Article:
Environmental evaluation

For evaluation of the environmental quality, it was assumed that the mean concentration of metals followed a log-normal distribution, resulting the Superior Limit of Confidence (SLC) for a confidence level of 95%, which is computed according to equation 1:

where M(ln) is the arithmetic mean of the neperian logarithms of the metal concentrations, DP(ln) is the standard deviation of M(ln) for (n-1), n is the number of samples analysed and t1/2 is the critical value of t (Student) for 95 % of two sided confidence interval and n-1 degrees of freedom.33, 34

This SLC is assumed as the representative value for comparison with the Limits of Concentration (LC) adopted by the American Conference of Governmental Industrial Hygienists (ACGIH), which are 2.0, 50.0 and 50.0 µg m-3 for Cd, Pb and Ni, respectively.33 Figure 3 shows that the SLC for Ni are lower than the recommended LC of ACGIH for the three foundries studied. On the other hand, the SLC values for Cd and Pb are higher than the LC ACGIH recommended values, especially for Pb, indicating that workers are being exposed to dangerous concentrations of both metals. This requires corrective actions, such as improving the exhaustion efficiency in the workplace, and isolating the melting and pouring facilities in order to minimize the presence of particulate matter in the total environment of the foundry plant. Additionally, workers involved in the melting and moulding activities must use personal protective equipment.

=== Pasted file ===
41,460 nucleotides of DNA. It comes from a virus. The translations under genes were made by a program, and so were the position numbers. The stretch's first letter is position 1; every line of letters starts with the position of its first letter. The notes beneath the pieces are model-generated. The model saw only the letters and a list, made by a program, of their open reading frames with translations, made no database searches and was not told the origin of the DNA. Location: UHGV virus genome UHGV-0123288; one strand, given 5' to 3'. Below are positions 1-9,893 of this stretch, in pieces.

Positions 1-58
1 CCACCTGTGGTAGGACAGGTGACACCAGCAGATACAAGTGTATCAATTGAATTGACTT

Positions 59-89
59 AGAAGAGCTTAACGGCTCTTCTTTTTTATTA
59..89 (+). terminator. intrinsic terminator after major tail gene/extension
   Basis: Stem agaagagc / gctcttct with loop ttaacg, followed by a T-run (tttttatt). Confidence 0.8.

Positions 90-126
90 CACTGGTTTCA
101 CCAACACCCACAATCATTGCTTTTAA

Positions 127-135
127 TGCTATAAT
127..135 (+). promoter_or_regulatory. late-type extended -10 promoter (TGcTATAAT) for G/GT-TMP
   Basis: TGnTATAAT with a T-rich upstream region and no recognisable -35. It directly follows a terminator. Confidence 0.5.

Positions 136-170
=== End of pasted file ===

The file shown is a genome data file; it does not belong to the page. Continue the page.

The results show that the square wave voltammetry method is suitable to determine concentrations of Cd, Pb and Ni in atmospheric particulate matter collected in the workplace of foundries. The results obtained by this method were not statistically different from the results obtained by ICP OES. An advantage of the electroanalytical method is the low cost of equipment and maintenance, as well as the higher sensitivity, since the accumulation time on the working electrode can be increased if necessary, that is, the pre concentration is performed directly in the voltammetric cell. Additionally, voltammetric equipments can be miniaturized and used on site, providing real time data on the environmental quality of the workplace atmosphere. On the other hand, the ICP OES technique is very fast and is suitable to perform simultaneous analysis of all cations studied.

The results obtained by both methods show that workers in the foundries evaluated are being systematically exposed to concentration levels of Cd and Pb higher than the maximum concentrations recommended by ACGIH. These results indicate that corrective actions are necessary in order to minimize the leaking of particulate matter to the atmosphere, as well as to emphasize the need for use of personal protective equipments by the workers.



Authors are grateful to Brazilian agencies CAPES, CNPq and FAPESP by the financial support and to FUNDACENTRO by the support for sampling and assessing the foundries. The authors are also grateful to Prof. Dr. Elizabeth de Oliveira by the ICP OES determinations.



1. Manahan, S.E.; Environmental Chemistry, Lewis Publishers: Boca Raton, FL, USA, 1994.        [ Links ]

2. Morris, T.K.; J. Occup. Environ. Hyg. 2004, 1, 39.        [ Links ]

3. Kendall, D.S.; Environ. Sci. Technol. 2003, 37, 367.        [ Links ]

4. Oga, S.; Fundamentos de Toxicologia, Atheneu: São Paulo, 1996.        [ Links ]

5. Cohen, H.J.; Powers, B.J.; Am. Ind. Hyg. Assoc. J. 2000, 61, 422.        [ Links ]

6. Vieira, I. S.; Medicina Básica do Trabalho, 2nd ed., Gênisis: Curitiba, 1996, vol. II.        [ Links ]

7. Vlack, L. H.; Princípios de Ciência dos Materiais, Edgard Blücher: São Paulo, 1970.        [ Links ]